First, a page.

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Davenport Etching news

(June 18, 2016) The Davenport etching sold out in 10 days flat. That’s Yalies for you!

Terms and Conditions

CONTACT: Please call us on +44 (0)20 7704 6808; or write to Capital Prints, 101 Sotheby Road, London N5 2UT; or email enquiry(at)capitalprints(dot)com
DELIVERY POLICY: All prints are despatched in strong cardboard tubes by (international) recorded delivery. If you live outside the UK, please allow 28 days for delivery; or 14 days if you live within the UK. If you decide for any reason that you don’t want the etching you’ve ordered, then if you return it to us undamaged within 14 days of receipt (or 28 days if you live outside the UK), we’ll immediately refund any money you may have paid in full either by cheque or credit/debit card refund. And if any print is damaged in transit, we will either send you a replacement if possible, or refund you in full, as you wish. PAYMENT can be made by cheque, or credit or debit card (details of which we only take over the phone). INVOICES can be emailed to you and/or included in the tube when we send the print.

Intaglio Printmaking – Etching, Engraving and Gravure

Any printmaking process, including engraving, etching and gravure, that involves scoring a mark onto a metal plate is known as an intaglio. Engraving requires the artist to make a mark straight onto copper with an engraving tool, a graver. Etching is a process whereby marks are made by scratching through a hard waxy surface laid onto the copper plate with a needle, so that when immersed in acid, the copper is incised along the lines made by the needle. The artistic advantage of etching over engraving is that, because it is easier to make an incision in wax with a needle than it is to cut straight into copper with a graver, it allows much freer and ‘painterly’ expression. A close relative of etching is gravure – a photo-etching process dating from the 1860s that enables a photographed image to be transferred onto copper, and for the printmaking process thereafter to proceed as with an etching.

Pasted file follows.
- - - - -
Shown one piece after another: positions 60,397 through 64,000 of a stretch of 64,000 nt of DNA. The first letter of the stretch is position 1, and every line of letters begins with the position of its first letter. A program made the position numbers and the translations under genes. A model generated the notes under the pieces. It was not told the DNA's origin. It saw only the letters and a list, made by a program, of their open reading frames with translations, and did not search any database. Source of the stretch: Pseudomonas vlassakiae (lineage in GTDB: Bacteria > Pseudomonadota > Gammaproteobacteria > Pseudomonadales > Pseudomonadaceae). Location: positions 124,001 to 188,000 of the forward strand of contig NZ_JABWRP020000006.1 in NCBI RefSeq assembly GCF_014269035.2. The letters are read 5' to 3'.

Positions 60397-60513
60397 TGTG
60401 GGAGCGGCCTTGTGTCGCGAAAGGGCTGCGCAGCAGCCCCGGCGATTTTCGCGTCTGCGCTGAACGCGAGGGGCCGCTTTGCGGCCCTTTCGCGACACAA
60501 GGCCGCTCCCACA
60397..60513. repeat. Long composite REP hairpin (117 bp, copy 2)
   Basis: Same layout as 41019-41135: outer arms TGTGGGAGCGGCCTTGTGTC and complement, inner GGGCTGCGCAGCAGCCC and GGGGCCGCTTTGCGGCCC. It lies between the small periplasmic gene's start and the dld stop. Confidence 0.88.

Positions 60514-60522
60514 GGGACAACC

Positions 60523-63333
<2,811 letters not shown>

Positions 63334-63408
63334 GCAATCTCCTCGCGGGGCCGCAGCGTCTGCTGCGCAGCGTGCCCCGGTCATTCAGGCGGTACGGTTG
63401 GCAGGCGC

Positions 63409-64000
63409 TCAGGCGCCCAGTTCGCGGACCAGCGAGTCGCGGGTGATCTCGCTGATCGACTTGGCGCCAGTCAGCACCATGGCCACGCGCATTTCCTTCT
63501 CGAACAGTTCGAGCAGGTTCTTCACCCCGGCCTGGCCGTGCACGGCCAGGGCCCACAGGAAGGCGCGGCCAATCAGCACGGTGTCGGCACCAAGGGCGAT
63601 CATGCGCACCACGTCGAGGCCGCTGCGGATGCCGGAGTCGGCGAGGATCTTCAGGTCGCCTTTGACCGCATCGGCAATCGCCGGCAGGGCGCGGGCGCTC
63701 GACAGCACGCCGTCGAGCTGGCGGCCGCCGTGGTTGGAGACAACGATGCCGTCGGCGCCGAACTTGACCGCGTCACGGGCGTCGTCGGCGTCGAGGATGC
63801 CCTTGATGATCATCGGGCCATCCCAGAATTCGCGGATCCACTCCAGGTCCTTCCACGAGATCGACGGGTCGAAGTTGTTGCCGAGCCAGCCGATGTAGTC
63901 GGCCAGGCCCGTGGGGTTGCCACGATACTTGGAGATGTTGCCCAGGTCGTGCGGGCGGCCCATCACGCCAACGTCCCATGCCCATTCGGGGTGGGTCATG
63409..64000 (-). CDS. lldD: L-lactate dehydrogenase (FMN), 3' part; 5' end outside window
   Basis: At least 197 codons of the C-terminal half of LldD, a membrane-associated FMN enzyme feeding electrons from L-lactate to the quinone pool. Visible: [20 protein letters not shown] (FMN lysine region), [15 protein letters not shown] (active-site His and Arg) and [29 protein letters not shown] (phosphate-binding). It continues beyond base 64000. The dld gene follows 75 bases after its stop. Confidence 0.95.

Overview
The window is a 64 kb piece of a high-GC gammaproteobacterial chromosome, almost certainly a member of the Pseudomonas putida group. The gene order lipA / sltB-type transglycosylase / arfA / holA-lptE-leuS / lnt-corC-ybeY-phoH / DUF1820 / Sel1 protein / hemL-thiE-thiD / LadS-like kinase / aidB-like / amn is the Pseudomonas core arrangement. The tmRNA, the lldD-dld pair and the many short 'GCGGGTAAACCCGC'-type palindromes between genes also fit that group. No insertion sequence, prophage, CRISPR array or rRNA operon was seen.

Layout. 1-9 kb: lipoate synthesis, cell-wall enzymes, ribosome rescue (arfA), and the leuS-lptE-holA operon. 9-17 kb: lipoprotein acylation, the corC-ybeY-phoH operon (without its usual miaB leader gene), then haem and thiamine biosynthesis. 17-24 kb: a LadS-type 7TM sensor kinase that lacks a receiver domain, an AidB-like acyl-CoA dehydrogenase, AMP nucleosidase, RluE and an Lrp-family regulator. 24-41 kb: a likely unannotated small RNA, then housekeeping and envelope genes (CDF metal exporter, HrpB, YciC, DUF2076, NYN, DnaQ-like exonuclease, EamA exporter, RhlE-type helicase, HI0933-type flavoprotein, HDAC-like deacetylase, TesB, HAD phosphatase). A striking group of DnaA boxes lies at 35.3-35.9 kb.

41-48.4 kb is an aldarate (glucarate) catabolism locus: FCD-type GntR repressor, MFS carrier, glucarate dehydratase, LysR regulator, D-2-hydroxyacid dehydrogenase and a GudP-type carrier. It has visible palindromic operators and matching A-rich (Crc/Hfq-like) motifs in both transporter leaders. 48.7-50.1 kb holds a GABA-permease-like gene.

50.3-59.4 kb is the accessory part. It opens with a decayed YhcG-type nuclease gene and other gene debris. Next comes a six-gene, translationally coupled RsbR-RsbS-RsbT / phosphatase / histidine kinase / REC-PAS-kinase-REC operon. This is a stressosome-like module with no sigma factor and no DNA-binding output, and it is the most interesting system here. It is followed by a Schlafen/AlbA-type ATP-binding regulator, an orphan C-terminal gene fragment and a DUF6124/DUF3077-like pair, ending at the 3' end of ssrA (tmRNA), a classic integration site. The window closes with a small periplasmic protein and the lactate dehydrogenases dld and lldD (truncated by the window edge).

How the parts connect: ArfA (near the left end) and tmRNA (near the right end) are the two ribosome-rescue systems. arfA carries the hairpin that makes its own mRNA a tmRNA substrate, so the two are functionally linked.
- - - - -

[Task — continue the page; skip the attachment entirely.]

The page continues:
In making the plate for the College series of etchings, Ingamells used a combination of gravure and traditional etching. First he made a detailed drawing (at a rate of approximately a square inch a day). This drawing was then photographed and a positive image of it placed over a copper plate which was itself covered with a light-sensitive gelatin. In a light-box the exposed gelatin hardened to form a protective ground over the copper plate, while the gelatin under the dark lines of the drawing could be washed away. The plate was then immersed in acid, and so etched along the lines of the drawing. Not all of the lines from the drawing appeared on the plate, however, so the plate was completed by traditional etching methods of covering it with wax (known as a ground) and then cut into with an needle as and where necessary. The plate was then etched in acid as before and the waxy ground cleaned off. When cleaned and inked up, the plate was then place on the bed of a hand-operated etching press and paper passed over it under the weight of a heavy roller to make each individual print.